Montana is the 9th Circuit’s only remaining holdout. Montana ACLU filed suit, so that state, along with South Carolina and Kansas should be the next three marriage equality states.
The Sixth Circuit has heard cases from Michigan, Ohio, Kentucky and Tennessee but has not issued a ruling. That ruling could come at any time.
One Ohio case not appealed involves recognizing spouses for the purpose of a death certificate. The state is complying with that ruling.
The 8th Circuit already includes two marriage equality states — Minnesota and Iowa. A case was heard in Arkansas and, before that District Court decision was stayed, about 500 couples married.
Cases are pending in lower courts in North Dakota, South Dakota, Nebraska and Missouri.
Although Missouri doesn’t allow same-sex marriage, it recognizes marriages from out of state and is the only non-marriage-equality state to do so.
The 11th Circuit includes Florida, Georgia and Alabama. Lower court cases are pending in Georgia and Alabama. In Florida, the marriage ban has already been declared unconstitutional by several county courts as well as in U.S. District Court. Florida’s twice-divorced and three-times-married attorney general continues to defend “traditional marriage” as it’s existed since the time Florida’s “dissolution of marriage” laws were liberalized in 1971.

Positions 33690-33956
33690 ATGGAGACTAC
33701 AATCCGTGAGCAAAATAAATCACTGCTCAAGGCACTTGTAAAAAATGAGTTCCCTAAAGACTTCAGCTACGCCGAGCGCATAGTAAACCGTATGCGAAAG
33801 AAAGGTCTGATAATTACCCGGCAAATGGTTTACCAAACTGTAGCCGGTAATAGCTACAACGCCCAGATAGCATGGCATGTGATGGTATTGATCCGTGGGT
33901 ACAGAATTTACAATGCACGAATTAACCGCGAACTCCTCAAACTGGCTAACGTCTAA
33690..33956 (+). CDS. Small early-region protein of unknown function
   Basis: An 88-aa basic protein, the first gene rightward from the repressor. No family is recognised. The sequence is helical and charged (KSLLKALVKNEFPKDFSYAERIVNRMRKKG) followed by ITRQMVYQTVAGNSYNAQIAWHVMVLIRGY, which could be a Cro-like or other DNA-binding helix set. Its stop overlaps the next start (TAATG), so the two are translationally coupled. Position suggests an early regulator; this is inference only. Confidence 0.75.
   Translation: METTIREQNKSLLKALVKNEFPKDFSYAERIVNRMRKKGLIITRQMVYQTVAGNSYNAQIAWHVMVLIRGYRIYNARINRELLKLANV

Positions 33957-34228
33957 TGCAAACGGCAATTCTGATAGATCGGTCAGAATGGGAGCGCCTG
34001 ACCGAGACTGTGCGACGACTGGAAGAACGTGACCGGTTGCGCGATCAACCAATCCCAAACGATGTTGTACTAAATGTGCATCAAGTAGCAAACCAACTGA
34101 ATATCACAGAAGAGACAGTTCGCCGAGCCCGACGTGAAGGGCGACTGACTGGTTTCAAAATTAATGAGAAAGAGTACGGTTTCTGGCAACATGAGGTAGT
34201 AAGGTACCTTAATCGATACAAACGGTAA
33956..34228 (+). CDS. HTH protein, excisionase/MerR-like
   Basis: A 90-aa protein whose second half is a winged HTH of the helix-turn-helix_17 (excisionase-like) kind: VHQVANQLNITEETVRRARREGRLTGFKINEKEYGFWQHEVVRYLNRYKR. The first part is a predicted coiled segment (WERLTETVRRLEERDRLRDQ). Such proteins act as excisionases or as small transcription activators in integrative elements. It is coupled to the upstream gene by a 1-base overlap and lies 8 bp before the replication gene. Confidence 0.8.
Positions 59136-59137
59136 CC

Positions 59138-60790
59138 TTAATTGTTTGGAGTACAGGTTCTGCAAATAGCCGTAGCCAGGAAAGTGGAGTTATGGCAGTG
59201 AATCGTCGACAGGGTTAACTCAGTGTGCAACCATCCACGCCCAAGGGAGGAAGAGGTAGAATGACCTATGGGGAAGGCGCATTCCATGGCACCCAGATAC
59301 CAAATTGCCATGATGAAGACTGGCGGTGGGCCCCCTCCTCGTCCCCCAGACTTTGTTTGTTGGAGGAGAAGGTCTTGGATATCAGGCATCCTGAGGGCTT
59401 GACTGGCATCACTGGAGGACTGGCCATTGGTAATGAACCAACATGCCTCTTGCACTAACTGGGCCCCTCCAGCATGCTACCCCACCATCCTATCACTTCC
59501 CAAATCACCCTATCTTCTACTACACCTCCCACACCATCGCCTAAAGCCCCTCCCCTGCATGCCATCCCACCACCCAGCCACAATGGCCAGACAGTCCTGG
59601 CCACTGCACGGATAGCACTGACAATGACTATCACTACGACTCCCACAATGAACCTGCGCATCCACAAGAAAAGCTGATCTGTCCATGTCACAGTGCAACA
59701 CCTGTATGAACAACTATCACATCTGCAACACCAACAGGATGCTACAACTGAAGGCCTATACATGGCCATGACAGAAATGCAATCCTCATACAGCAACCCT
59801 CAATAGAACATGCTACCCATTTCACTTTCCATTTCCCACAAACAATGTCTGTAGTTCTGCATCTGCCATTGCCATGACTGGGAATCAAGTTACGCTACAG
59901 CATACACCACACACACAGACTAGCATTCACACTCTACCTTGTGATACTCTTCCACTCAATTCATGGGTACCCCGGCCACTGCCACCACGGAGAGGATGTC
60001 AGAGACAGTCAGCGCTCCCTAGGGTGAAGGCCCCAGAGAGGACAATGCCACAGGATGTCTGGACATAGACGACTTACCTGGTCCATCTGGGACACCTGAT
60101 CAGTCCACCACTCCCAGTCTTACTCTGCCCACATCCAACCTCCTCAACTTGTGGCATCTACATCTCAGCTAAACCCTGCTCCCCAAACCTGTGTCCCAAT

A U.S. District judge in Puerto Rico ruled this week the territory’s marriage ban is legal. In his ruling, U.S. District Judge Judge Juan M. Pérez-Giménez said lower courts are still bound by Baker v. Nelson, a 1971 case that upheld same-sex marriage bans. He said the Supreme Court can overturn itself, but so far hasn’t.
The ruling is expected to be appealed and would be heard by the 1st Circuit that includes Maine, New Hampshire, Massachusetts and Rhode Island — all marriage equality states.
This article appeared in the Dallas Voice print edition October 24, 2014.